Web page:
£3.5m to help Abzena cut heart attack and stroke risk

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07/03/2017

Abzena and a leading university have received a £3.5m grant to develop a novel therapy for a disease which leaves patients at risk of a stroke or heart attack.

The Babraham life sciences firm and a research group from the Centre for Rheumatology at University College London (UCL) have been awarded a £3.5m grant from the Medical Research Council (MRC) to progress the development of a novel treatment for anti-phospholipid syndrome (APS) which uses Abzena’s proprietary conjugation technology.

APS is a disorder of the immune system that leaves patients at increase risk of blood clots. Patients with APS are more likely to have a stroke or heart attack and pregnant women with APS have an increased risk of recurrent miscarriage. The condition can occur on its own or alongside other autoimmune disorders. Patients are currently treated with anticoagulants, such as warfarin, but these are associated with a significant risk of bleeding so there is a need for alternative therapies.

Abzena has a longstanding collaboration with Professor Anisur Rahman, Professor of Rheumatology at UCL, and his team, which is working on new treatments for the condition. The latest grant is part of the MRC’s Developmental Pathway Funding Scheme award and builds upon previous funding from Arthritis Research UK and the MRC. The funding will enable the lead product to be selected, material to be produced for preclinical studies, and the studies to support a clinical trial application to be completed ready for this potential new treatment to be taken into clinical development.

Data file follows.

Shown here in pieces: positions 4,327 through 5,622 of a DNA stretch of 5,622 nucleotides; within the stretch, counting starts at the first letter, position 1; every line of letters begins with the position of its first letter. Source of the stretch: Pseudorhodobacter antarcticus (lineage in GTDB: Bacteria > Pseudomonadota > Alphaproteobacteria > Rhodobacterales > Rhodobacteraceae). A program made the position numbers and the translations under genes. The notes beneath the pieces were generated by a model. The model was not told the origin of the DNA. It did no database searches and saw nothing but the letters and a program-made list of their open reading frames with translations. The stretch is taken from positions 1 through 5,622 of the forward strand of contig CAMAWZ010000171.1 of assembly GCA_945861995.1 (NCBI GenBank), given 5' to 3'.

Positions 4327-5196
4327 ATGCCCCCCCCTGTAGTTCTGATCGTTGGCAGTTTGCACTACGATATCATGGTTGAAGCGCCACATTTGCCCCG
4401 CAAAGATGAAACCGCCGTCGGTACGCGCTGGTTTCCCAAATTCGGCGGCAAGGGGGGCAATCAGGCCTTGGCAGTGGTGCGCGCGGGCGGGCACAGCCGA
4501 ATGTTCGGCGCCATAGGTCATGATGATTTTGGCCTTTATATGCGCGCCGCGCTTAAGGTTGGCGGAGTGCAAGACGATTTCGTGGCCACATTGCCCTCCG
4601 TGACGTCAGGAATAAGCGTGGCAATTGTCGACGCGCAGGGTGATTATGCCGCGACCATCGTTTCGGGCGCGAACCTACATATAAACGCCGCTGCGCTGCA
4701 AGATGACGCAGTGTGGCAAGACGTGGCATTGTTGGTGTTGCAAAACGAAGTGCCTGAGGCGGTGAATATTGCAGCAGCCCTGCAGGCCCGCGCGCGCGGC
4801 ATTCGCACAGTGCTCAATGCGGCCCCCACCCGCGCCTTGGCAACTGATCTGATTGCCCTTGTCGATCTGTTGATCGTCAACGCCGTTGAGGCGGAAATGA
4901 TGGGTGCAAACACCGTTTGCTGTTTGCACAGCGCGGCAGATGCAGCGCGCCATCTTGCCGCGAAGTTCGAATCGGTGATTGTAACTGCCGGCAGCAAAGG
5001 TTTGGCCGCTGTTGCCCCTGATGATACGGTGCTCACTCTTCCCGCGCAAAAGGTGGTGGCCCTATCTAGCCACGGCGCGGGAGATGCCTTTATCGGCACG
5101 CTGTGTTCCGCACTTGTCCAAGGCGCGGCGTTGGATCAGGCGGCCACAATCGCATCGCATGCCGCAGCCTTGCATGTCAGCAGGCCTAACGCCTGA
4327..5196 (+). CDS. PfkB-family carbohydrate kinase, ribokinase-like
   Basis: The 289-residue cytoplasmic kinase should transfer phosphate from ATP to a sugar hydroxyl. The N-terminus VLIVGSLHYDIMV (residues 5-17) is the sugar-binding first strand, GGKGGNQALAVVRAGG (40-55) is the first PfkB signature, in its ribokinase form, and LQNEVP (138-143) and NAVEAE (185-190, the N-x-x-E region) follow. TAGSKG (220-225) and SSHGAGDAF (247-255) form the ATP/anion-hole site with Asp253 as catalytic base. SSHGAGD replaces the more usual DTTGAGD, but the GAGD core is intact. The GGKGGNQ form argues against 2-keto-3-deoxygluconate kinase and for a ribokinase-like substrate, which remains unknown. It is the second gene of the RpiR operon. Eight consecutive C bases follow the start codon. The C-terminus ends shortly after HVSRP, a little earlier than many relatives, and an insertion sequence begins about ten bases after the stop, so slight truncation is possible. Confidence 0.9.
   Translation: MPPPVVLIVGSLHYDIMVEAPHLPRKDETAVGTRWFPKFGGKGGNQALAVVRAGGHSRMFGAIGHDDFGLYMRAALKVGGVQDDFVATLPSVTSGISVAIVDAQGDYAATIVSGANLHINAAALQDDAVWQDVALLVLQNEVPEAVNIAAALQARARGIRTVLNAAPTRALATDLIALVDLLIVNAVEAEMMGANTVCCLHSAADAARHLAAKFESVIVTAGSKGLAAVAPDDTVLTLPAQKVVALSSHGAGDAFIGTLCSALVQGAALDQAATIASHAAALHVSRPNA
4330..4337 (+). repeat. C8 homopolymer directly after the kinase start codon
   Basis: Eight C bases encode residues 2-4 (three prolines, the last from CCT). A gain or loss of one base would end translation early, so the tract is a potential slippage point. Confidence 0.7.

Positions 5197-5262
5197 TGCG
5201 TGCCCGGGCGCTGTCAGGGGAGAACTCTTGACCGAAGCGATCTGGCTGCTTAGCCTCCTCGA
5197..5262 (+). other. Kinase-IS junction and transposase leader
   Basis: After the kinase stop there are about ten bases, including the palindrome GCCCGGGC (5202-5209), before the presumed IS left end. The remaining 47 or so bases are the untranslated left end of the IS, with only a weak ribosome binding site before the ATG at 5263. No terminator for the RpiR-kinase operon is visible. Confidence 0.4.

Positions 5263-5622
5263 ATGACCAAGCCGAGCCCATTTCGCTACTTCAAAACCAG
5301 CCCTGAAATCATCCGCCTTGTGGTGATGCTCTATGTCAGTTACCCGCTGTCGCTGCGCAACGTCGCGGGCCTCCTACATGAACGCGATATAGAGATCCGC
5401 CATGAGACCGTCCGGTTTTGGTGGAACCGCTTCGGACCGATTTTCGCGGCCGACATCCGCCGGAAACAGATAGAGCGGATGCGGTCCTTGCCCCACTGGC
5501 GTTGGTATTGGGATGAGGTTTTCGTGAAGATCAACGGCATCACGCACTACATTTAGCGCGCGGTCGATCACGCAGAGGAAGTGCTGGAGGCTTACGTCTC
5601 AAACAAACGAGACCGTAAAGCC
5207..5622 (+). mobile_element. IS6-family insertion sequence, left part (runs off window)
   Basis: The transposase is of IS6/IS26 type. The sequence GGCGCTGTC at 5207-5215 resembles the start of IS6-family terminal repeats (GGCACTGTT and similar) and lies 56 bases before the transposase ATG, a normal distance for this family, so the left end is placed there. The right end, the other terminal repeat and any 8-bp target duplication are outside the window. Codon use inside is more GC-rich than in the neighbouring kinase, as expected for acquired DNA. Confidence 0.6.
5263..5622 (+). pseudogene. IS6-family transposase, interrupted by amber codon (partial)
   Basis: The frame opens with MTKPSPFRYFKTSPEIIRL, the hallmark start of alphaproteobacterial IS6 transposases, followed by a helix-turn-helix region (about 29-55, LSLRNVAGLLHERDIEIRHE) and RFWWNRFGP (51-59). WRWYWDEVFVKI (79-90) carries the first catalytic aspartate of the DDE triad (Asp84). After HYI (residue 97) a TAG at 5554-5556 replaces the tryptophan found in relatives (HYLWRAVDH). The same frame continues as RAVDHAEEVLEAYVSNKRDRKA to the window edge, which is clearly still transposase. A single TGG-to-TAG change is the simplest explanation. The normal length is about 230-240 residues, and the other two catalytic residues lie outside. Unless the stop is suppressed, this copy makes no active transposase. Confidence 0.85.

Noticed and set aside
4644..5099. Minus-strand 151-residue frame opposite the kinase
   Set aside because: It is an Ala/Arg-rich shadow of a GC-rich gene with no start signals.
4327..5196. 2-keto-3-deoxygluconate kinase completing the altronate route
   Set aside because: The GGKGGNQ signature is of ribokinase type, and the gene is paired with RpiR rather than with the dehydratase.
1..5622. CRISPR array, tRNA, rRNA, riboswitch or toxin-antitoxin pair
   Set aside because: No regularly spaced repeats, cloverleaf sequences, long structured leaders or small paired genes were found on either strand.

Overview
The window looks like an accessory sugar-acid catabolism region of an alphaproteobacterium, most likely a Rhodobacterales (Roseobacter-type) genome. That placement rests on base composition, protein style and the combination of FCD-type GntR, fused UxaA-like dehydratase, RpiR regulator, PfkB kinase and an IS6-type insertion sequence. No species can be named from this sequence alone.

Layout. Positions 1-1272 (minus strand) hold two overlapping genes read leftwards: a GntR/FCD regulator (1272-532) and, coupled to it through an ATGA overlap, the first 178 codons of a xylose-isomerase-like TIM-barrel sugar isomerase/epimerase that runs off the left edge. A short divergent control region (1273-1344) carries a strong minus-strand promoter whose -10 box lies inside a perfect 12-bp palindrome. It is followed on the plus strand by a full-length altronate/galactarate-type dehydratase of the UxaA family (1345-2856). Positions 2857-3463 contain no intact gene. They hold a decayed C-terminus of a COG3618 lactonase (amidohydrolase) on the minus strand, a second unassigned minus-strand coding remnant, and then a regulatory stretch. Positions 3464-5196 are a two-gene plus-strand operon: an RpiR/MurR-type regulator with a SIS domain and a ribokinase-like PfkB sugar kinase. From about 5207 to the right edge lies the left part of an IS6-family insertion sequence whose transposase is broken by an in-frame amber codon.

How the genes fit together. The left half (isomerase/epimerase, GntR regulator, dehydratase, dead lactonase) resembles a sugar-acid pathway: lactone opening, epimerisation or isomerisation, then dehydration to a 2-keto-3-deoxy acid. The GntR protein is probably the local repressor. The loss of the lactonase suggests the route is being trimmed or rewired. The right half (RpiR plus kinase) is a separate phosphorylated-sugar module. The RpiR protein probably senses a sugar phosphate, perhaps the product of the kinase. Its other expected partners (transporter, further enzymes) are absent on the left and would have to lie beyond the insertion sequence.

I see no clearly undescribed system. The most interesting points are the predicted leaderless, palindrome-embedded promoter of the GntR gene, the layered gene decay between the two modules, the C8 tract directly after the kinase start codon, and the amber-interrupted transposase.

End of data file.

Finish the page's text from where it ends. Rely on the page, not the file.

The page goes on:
“Our collaboration with the UCL team is proving successful with a promising candidate now identified,” said John Burt, Abzena CEO.

“Thanks to the grant, UCL now has the funds to move towards the clinic and we look forward to further supporting the programme in the next stage of its development.”

Professor Rahman said: “This collaboration has been a team effort for the last decade. Working with an industrial partner has been a key feature of the project as both the academic and industry partners provided complementary expertise and looked at the project from different viewpoints. In addition, we have a good relationship with patient groups particularly APS Support UK so we can obtain a good idea of what patients need from new therapies in this syndrome.”

Lynne Kirwin, CEO of APS Support UK, added: “We welcome the award of this grant to this valuable research initiative. We have had the opportunity to work closely with UCL research team in recent years, providing feedback from patients on the therapies currently available for APS.

“The possibility of a new treatment will undoubtedly give hope to patients and will be warmly welcomed by clinicians working in the field.”


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